Spinach Production and the UK Weather

6th July 2016

Why is the UK currently so short of spinach?

June should definitely be a summer month. British summertime starts officially on the 20th June with the summer solstice. This year summertime arrived with a huge rainstorm and a slew of sarcastic newspaper articles.

At the moment it looks like we have just finished the second wettest month ever in parts of Britain. The South East has been particularly badly hit, Essex and Middlesex got 111.5mm and 112.5mm of rainfall respectively which brings them very close to setting a record for their wettest Junes ever. In Kent it looks like the month was the wettest June for 19 years. The bookies stopped taking bets on record breaking weather halfway through the month as the forecasts promised only more doom and gloom.

Throughout the whole of the UK it has been a dull (in terms of the weather!) month, brightness for the month was well below average at just 69%. Although some areas (northern and western Scotland) have been dry most places have seen at least some of the downpours. There has been a huge amount of yellow weather warnings announced throughout the month and Cheltenham and Manchester both suffered flash flooding. There was a twister in Lincolnshire and the night before the referendum there were portentous thunderstorms and flooding in London and Hampshire.

It isn’t just the summer solstice that takes place in June. Many, many events were at the very least dampened by the weather. The Queen’s 90thbirthday saw street parties up and down the country take place under gazebos and umbrellas, heavy rain at Glastonbury created traffic mayhem as the queues backed up along the approaching roads and at the end of the month Wimbledon organisers had to cut the men’s doubles competition to the best of 3 sets due to time lost to rain.

This continued rain has had a very negative effect on outdoor salad production. Spinach production in particular has suffered enormously during the first part of the UK season. UK spinach production is estimated at between 500 and 600 tonnes of crop a week, spinach has been a preferred crop for British consumers for years now and in the current trend for mono product packs spinach leads the way (with rocket the number two mono pack on British supermarket shelves).

At the end of June we find ourselves in a deep UK spinach shortage. Rain at the moment of drilling means that the roots cannot go deep enough into the soil, if the rain continues during the growing cycle this problem is compounded in that the plant is restricted in the nutrients it can gather. If the beds slump with the extra water the problems are further compounded. This is where farmers start to see strips of their fields turning yellow. A crop experiencing heavy rain at harvest means that the leaf is wet and full of water, this in turn means a reduced shelf life especially if the plant has experienced rain at drilling and during the growth cycle. This is without even mentioning the fact that heavy rain and hail can obviously cause huge visible damage to uncovered leafy crops.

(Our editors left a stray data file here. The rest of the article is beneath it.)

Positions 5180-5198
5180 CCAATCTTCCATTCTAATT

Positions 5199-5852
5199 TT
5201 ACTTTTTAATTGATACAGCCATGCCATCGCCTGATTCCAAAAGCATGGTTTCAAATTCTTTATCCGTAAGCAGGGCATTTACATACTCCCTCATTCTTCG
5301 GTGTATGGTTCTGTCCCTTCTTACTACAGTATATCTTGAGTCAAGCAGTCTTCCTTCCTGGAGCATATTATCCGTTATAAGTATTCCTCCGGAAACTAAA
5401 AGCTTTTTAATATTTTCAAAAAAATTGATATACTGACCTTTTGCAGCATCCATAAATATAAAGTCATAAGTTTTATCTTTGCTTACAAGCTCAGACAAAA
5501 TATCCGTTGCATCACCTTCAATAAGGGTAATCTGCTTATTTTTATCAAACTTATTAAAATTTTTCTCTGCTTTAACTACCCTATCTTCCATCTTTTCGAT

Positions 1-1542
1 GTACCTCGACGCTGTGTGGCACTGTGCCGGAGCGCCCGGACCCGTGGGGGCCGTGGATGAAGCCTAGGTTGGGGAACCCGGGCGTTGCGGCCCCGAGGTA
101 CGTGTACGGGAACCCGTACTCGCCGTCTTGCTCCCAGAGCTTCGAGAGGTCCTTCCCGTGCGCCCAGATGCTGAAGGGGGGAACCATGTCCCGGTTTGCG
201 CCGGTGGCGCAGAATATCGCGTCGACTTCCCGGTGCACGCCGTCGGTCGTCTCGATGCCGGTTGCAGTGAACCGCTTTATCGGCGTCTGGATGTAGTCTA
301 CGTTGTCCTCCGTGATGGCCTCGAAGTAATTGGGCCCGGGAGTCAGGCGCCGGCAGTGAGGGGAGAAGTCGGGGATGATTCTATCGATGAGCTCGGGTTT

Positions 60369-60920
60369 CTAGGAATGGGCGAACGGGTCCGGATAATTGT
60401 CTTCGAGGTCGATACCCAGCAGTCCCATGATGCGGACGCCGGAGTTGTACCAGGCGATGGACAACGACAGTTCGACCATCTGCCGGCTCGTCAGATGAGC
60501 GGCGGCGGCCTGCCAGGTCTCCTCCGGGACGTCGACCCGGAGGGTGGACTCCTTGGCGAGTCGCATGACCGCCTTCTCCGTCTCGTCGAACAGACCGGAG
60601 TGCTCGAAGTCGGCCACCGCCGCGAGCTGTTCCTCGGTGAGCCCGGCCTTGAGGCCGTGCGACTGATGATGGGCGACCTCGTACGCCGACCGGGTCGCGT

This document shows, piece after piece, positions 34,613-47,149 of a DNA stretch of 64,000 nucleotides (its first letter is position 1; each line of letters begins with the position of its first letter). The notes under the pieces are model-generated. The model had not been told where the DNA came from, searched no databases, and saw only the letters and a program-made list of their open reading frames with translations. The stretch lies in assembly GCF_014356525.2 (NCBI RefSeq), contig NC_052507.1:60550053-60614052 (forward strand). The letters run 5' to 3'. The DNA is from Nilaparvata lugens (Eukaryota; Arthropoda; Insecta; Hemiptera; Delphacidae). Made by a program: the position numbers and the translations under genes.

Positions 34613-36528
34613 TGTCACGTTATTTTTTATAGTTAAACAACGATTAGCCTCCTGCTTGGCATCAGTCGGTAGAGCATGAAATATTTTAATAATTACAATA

UK spinach crop, even when the weather is dry, has a disadvantage compared to other climates, our long daylight hours in the summer and the lack of a large temperature drop overnight means that the leaf is already not as robust as it could be. Spanish winter is largely acknowledged as the best climate for growing outdoor spinach as mild days but cool nights produce a thick leaf with excellent shelf life. So this year, UK farmers, on top of the natural disadvantage they are fighting anyway have been left with a very difficult task on their hands after the June we have just had.

However, the good news is that the torrential and unending rainy days seem to have at the very least been put on pause. With the UK spinach growing cycle at under 30 days at this time of year we should start to move towards better product. Crop drilled at the end of June experienced problems at drilling but, hopefully, better conditions during the rest of its growth and harvest. So as we move through July things should start to improve daily. Just in time for all those August summer holiday barbeques!